Monday, May 17, 2010

Coalition CGT plans could cause problems for all

Back in March I predicted that the CGT rate will increase to 50% this year. I may be wrong. It may not be until next year.

The Coalition agreement declares the two parties:
"agree to seek a detailed agreement on taxing non-business capital gains at rates similar or close to those applied to income, with generous exemptions for entrepreneurial business activities".
Annual CGT exemption
The Liberal Democrat manifesto envisaged cutting the personal capital gains tax allowance to £2,000pa. There is no mention of this in the joint statement but reports suggest a reduction in the figure from £10,000 to just £5,000 or maybe £2,500 pa. If it's too low it will cause compliance headaches for anyone selling relatively low value assets who does not currently file an annual self assessment tax return.

Entrepreneurial business activities
Everyone is speculating as to what this phrase might mean:
  • Will it cover much the same as the (max £2m) gains that currently qualify for the entrepreneurial CGT rate of 10%?
  • Might this relief be extended to cover employee share option and share ownership schemes? This would strike a difference from the previous regime which only favoured entrepreneurs. I think it's optimistic but I agree that there is logic in providing a similar relief to the workers in entrepreneurial businesses.
Non-business capital gains
This would affect second homes, stock market investments and other short-term or speculative gains. What short memories some commentators seem to have. These were taxed at the marginal income tax rate (generally 40%) until 6 April 2008. The rate dropped to 18% only two years ago.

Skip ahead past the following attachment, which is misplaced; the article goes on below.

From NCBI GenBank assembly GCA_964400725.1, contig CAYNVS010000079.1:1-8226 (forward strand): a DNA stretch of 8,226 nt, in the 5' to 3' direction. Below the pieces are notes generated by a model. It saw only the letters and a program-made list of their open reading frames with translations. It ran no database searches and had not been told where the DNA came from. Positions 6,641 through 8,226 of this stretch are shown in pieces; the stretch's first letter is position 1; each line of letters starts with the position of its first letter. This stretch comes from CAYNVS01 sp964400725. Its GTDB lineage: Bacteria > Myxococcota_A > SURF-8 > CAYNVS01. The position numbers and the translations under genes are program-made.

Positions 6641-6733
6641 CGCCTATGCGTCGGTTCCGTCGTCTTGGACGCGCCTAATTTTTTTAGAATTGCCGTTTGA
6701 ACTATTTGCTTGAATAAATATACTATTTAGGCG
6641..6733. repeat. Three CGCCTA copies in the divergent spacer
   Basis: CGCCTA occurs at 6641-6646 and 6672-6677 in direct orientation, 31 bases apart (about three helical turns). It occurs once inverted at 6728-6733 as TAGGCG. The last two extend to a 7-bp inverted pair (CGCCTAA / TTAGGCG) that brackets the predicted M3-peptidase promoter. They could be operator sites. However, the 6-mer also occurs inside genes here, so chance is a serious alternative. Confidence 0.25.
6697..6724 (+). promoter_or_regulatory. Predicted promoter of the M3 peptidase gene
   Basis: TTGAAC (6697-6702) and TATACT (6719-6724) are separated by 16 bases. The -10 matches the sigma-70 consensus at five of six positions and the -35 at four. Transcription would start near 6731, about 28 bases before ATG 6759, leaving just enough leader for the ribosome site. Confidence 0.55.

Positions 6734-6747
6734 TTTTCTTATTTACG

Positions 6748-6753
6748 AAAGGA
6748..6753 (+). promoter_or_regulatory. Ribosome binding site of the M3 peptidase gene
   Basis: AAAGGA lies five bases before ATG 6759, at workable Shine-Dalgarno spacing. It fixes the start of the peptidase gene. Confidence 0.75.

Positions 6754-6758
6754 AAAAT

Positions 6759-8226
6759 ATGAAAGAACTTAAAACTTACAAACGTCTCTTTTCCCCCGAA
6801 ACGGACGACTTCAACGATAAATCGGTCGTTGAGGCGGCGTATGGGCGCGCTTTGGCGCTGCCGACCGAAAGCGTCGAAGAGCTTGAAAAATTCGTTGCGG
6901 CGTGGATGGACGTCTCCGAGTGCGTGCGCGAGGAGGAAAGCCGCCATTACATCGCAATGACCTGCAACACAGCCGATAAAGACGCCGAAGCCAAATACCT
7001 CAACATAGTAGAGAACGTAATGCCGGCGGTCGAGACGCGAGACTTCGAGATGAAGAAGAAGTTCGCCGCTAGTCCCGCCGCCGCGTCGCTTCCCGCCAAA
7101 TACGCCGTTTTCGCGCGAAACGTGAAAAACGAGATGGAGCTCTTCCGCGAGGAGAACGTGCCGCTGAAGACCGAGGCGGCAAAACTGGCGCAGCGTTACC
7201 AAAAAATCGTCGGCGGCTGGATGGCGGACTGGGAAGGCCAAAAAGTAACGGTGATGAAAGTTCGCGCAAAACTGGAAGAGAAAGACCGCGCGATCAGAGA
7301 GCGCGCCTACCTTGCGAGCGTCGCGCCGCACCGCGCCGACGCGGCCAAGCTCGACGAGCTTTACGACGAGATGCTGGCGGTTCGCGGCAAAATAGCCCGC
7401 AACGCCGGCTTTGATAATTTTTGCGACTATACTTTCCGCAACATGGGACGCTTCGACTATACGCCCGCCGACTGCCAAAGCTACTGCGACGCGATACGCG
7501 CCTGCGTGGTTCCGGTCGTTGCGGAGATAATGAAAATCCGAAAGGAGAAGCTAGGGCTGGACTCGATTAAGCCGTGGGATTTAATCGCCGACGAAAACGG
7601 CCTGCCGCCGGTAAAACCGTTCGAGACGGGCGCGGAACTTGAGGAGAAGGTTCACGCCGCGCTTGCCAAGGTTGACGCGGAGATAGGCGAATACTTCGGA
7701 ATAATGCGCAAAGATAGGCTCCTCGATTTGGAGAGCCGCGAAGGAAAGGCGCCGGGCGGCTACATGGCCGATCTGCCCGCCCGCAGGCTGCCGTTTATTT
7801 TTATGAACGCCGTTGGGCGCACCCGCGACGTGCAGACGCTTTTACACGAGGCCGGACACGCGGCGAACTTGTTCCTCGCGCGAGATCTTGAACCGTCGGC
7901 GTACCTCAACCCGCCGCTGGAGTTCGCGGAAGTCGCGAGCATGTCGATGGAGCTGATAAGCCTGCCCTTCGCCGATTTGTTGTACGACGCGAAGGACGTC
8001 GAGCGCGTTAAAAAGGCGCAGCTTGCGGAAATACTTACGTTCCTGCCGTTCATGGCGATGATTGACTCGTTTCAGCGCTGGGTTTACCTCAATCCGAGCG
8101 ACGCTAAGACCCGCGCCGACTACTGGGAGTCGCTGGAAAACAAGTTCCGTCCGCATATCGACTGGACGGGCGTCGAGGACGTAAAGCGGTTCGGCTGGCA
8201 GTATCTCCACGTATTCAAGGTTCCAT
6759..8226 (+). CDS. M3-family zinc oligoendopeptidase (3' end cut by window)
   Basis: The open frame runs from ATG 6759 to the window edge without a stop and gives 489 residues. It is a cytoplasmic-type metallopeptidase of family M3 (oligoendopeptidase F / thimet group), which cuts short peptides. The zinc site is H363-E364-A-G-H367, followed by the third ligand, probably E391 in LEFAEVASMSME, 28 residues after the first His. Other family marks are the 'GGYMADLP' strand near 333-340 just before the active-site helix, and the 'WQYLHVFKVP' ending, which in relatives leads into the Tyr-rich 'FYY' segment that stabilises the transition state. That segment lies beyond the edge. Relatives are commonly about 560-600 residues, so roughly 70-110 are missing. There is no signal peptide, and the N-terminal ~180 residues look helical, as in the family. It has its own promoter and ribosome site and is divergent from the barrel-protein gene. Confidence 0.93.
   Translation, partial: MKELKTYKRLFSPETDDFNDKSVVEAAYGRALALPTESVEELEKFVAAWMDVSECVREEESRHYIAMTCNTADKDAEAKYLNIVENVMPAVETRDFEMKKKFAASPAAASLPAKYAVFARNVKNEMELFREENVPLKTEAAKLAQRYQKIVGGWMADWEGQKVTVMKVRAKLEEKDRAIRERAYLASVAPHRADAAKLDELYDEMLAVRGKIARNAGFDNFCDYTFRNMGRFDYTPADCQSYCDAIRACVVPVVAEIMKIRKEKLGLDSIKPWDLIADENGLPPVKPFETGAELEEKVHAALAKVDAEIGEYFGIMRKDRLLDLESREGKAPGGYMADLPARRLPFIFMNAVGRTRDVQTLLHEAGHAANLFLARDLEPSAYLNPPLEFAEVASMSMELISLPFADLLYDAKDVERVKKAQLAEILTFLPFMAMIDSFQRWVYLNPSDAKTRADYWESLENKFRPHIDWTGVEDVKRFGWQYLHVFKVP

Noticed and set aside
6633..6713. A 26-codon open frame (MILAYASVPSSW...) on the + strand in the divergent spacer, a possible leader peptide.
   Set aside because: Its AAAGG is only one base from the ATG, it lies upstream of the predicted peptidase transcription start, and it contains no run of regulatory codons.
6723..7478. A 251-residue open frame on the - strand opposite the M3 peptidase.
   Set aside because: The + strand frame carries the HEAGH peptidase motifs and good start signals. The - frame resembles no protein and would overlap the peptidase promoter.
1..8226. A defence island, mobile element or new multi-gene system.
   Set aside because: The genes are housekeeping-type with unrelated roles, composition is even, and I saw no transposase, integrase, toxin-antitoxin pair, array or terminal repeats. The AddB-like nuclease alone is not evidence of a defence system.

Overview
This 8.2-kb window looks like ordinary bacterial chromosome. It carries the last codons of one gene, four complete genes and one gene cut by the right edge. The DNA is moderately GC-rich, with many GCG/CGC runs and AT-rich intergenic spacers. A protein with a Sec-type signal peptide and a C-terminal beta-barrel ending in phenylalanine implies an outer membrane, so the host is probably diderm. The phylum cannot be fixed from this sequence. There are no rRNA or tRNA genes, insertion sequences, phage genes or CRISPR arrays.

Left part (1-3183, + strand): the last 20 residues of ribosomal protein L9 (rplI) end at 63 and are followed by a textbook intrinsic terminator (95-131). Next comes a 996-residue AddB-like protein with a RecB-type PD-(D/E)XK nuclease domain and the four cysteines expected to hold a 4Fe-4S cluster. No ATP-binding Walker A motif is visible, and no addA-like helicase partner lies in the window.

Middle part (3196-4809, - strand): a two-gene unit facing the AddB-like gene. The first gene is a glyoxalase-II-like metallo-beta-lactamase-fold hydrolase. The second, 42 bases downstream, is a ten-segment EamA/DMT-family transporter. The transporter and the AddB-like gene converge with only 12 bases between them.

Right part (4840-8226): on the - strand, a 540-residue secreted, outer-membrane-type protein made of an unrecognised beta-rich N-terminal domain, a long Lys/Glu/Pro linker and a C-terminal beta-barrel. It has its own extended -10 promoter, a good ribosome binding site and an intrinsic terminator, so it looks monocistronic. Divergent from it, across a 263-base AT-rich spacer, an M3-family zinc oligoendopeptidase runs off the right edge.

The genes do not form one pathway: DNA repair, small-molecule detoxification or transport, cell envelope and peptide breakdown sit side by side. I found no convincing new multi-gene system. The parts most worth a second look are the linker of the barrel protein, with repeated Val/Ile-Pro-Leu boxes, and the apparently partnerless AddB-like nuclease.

From 6 April 1998 inflationary gains were excluded through a taper relief which also gave a measure of relief for anything other than the most short-term gains. So longer term gains on non-business assets were often only taxed at an effective rate of 24%. It's reasonable to expect the re-introduction of a similar distinction between longer and shorter term gains.

Start date of new regime
Will it take place mid way through the current tax year or only be introduced with effect from 6 April 2011? If I were a betting man I would say the latter. Incidentally if the increase is deferred until 6 April 2011 there would be no additional CGT paid until 31 January 2013.

What are your views on the prospects of changes to the CGT regime?

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